The Spirit and the bride say, “Come!”
And let everyone who hears say, “Come!”
– Revelation 22:17
…in the New Testament, the faithful pray, “Come!” A prayer from the earliest church, preserved in Aramaic in St Paul, is Marana-tha, “Our Lord, come!” And that may strike us as odd. For we could think that the Old Covenant, the time of waiting, would be the time for praying “Come!” and that after the Incarnation, since the anointed one has come, there is no further place for praying, “Come!”
Yet “Come!” is the prayer of the church, the prayer of the new times, the prayer to the one who has come. For coming is drawing near; it is an act of affinity, of friendship. And so the coming of God to man as man in Bethlehem opens up the possibility of this prayer. That he did come creates the expectation that he will come. It is like that with every kind of waiting. Expectancy is predicated on experience. Without the experience we would not know what to expect or why to expect it. Imagine you are waiting for a letter day after day, and say, “How I wish that it would come!” You can only expect it because you have some idea whom is will come from, what it will contain, and why it will be coming at this time. And that idea is formed by what you know already, of the writer, the subject, and the circumstances, for otherwise you could not expect anything. So it is with the coming of Christ. The expectancy with which we pray “Come!” springs from his having come. The past event of Christmas forms the horizon of our future. Which is why the Advent season has a double aspect, looking back to Christ’s first coming, to look forward to his coming again.
If we forget that Christ did come, our celebration of Christmas is a mere cyclical repetition, a ritual of anticipation and satisfaction which we go through every year in a kind of natural rhythm. When Christmas loses contact with past history, it loses contact with the future, too. Then we do not pray “Come!” except in pretence, as in a children’s game where danger and rescue are acted out within a cocoon of familiarity. If, on the other hand, we forget that Christ will come, the Christmas is a time of disappointment. As that rather depressive Christmas hymn reminds us:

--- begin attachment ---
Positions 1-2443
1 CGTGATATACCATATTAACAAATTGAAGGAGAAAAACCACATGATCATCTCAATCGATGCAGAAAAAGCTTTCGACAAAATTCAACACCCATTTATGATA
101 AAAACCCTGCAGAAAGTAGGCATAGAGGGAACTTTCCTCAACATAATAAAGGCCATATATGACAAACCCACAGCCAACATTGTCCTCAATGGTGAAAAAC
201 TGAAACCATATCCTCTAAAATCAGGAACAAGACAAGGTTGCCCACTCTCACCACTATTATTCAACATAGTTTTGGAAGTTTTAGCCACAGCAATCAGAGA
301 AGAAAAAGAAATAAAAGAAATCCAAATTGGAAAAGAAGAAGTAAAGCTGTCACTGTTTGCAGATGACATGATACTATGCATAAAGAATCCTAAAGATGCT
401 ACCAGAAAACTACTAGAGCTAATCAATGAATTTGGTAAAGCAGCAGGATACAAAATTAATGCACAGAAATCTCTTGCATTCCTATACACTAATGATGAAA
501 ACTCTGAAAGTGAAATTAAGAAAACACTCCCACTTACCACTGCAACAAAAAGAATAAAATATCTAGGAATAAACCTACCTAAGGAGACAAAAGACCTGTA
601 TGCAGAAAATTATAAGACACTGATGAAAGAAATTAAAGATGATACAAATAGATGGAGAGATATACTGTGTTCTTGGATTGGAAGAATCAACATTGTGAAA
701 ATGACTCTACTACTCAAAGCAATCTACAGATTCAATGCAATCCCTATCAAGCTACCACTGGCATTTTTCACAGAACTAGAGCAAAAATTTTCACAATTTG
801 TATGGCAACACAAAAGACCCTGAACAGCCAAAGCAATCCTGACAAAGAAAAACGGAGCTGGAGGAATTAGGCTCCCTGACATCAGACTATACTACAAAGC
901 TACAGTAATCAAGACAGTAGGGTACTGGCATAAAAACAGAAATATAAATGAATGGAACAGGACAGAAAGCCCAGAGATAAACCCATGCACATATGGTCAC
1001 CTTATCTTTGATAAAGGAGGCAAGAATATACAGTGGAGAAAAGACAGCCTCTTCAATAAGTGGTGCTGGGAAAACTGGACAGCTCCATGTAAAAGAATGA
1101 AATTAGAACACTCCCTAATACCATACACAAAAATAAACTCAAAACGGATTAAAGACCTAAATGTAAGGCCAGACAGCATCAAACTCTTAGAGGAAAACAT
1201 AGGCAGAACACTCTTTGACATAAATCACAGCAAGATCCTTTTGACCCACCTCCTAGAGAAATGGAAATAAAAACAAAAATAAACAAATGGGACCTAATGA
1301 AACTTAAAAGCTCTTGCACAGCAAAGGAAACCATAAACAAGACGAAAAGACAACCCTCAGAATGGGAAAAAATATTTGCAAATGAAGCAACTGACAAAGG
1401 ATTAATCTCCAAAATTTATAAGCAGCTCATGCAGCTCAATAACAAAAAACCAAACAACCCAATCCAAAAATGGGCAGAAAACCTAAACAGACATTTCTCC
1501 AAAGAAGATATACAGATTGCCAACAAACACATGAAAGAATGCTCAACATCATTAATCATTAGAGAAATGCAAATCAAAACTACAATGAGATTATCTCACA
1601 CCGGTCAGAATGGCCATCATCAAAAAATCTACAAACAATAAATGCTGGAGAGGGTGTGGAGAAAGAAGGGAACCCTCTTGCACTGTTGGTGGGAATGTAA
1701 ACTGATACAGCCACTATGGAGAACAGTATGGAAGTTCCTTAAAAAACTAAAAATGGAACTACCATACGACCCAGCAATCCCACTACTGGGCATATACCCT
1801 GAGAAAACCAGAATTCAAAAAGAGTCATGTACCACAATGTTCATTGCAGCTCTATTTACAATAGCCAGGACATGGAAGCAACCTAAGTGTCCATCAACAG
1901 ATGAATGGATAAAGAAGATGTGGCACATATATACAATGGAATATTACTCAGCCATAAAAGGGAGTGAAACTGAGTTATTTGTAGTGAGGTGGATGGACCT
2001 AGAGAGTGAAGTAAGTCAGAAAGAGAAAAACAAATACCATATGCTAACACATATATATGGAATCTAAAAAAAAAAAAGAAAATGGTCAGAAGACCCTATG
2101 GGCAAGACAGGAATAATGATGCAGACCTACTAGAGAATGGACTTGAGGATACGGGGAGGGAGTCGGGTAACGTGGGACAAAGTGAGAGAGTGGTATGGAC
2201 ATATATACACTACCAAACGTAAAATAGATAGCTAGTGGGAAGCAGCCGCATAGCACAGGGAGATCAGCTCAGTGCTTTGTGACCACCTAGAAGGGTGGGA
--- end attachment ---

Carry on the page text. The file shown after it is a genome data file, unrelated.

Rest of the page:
Yet with the woes of sin and strife the world has suffered ling;
Beneath the angel-strain have rolled two thousand years of wrong;
And man at war with man hears not the love-song which they bring:
Which produces a depressing outburst:
O hush the noise, ye men of strife, and the angels sing!
That is produced by an impotent sense of history gone astray, leading nowhere. So Christmas is a time when we need to learn especially to look forward, to pray “Come!”
To help us learn to pray this one-word prayer in every circumstance of life, we are given two other brief words in the passage read to us this morning. They keep our one word in its place; they give it its context and point.
Let him that thirsts come! As we pray “come!” we ourselves come. We come to quench our thirst with the waters of life. Prayer is as such an answer to the invitation given from the other side: Ho, every one that thirsts, come to the waters! To pray “come!” is to take of the waters of life that are given to us now, to anticipate the waters of life that are to be given to us later.
There is also a sequel to our prayer, a positive answer to it, given to us even before the prayer is uttered: Yes, I come quickly! That is a promise for all of our days and for the day of our death, which opens its horizon beyond our days and beyond the days of this world’s history. Jesus has promised, I come!
From a sermon preached at Christ Church Cathedral, Oxford, 23 December 2003. Available in the book The Word in Small Boats.